Wildfires are increasing in frequency and intensity in part because of changing climate conditions and decades of fire suppression. Though fire is a natural ecological process in many forest ecosystems, extreme wildfires now pose a growing threat to the nation’s natural resources and communities. These trends will continue to worsen absent bold and transformative policy action to change the trajectory of how we manage and prepare for wildfire impacts.
Recent legislation infused historic levels of funding into federal agencies aimed at addressing this urgent need and offers a transformational opportunity to rethink the country’s approach to wildfire. The Nature Conservancy and the Aspen Institute have spent the last year responding to this opportunity by hosting a series of workshops that sought input from all levels of government, Tribal Nations, the private sector, fire-prone communities, philanthropists, academics and other stakeholders, culminating in a Roadmap for Wildfire Resilience. The Roadmap concentrates on the two pillars of the 2014 National Cohesive Wildland Fire Management Strategy—resilient landscapes and fire-adapted communities—that require an investment commensurate with the third pillar—safe and effective wildfire response—to alter the current wildfire trajectory.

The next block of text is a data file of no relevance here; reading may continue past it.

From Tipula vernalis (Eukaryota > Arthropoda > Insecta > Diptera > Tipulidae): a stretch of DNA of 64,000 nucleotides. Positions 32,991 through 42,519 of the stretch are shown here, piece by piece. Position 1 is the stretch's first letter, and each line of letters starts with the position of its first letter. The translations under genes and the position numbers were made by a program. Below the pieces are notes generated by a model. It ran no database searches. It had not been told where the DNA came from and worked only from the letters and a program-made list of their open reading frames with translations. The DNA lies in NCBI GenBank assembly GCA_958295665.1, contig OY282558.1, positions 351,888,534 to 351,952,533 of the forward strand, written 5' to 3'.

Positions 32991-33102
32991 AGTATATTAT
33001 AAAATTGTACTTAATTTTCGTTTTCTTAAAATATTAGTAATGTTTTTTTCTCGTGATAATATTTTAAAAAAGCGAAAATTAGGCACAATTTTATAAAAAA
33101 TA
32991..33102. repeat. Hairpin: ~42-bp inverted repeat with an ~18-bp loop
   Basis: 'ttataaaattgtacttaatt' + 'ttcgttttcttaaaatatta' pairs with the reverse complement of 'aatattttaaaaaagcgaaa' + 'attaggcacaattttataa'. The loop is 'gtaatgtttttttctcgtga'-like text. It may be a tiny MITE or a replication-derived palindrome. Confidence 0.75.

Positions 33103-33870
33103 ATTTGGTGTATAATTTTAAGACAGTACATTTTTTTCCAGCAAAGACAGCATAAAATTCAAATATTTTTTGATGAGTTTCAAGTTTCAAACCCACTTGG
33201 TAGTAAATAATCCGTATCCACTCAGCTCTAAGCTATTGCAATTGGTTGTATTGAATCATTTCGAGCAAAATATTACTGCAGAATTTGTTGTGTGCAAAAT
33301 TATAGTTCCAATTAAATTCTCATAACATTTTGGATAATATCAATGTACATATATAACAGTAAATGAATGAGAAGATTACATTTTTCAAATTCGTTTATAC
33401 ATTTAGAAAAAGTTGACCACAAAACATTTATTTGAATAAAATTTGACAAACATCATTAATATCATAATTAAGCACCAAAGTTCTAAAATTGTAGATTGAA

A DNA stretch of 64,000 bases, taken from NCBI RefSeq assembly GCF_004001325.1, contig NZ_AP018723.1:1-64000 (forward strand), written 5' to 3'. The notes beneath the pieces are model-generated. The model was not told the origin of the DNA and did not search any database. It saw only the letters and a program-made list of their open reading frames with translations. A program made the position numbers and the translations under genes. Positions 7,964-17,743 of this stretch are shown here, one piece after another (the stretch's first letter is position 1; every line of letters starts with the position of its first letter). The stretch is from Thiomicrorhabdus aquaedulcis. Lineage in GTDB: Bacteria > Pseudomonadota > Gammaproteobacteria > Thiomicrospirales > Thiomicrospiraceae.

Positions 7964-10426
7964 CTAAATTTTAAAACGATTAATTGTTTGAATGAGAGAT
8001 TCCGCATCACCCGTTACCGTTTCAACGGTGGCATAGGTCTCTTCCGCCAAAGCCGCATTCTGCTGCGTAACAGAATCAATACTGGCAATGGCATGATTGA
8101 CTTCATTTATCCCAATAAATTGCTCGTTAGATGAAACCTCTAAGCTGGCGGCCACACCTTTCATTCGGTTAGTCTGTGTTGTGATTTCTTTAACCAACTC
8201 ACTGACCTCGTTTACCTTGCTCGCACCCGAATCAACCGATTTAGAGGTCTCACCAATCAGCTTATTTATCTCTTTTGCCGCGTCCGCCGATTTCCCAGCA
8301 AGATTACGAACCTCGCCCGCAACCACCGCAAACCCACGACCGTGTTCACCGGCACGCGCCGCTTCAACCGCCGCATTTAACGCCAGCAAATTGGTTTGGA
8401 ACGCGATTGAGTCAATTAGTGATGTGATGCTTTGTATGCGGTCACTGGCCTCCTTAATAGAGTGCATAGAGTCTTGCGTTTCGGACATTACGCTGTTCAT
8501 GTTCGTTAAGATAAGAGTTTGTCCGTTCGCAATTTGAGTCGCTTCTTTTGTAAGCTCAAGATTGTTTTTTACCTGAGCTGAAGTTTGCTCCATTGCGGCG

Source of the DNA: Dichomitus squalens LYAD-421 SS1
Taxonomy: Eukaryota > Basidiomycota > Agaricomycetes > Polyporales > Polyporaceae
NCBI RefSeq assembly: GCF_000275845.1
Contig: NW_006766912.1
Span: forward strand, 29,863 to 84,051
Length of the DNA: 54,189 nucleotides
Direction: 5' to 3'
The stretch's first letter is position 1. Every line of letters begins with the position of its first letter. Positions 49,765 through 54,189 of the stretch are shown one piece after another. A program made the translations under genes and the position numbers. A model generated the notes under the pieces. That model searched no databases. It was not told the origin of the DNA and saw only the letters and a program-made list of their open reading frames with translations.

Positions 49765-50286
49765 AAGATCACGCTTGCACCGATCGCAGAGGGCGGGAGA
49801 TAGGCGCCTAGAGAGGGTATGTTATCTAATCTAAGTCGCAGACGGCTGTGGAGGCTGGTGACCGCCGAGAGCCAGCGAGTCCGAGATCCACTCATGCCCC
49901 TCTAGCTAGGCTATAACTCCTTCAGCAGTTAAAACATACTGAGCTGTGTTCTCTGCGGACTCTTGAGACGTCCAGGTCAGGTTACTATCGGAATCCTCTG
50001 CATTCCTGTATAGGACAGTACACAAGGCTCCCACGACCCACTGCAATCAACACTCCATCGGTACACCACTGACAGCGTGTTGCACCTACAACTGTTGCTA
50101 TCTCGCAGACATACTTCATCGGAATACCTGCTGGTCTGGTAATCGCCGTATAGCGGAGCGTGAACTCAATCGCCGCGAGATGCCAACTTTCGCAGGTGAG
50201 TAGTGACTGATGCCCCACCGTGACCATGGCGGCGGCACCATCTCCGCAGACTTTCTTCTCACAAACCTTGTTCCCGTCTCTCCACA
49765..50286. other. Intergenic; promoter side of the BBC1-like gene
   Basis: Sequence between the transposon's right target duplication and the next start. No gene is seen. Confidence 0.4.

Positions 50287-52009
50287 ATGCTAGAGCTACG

This Roadmap weaves together lessons from decades of policy and practice with forward-thinking approaches that incorporate new technology and knowledge. The eight themes are controlled burning; landscape-scale and outcome driven; resilient communities and landscapes; forest products; partnerships, finance, and insurance; equity and access; post-fire recovery; and technology. Within each theme, there are a series of problem statements and associated policy solutions requiring action from Congress, the executive branch or partners. The Roadmap also integrates the five cross-cutting themes of workforce capacity; Tribal Nation partnerships; community capacity; natural climate solutions; and communications, highlighting the importance of multi-scalar social, economic and ecological strategies.
Critically, the Roadmap makes clear that a paradigm shift requires the need for an all-of-society approach in close coordination with state and local governments, Tribal Nations and partners, in addition to durable and predictable funding at or above current levels. While some problems and solutions may be addressed individually and in the shorter-term, most are intimately connected and require long-term, strategic and cross-sector coordination.
The Nature Conservancy and the Aspen Institute invite decision makers, advocates and other interested readers to use this Roadmap to advance a more strategic and coordinated approach to wildfire resilience in ways that contribute to addressing climate change, promoting ecosystem health, advancing economic recovery and supporting historically underserved and excluded communities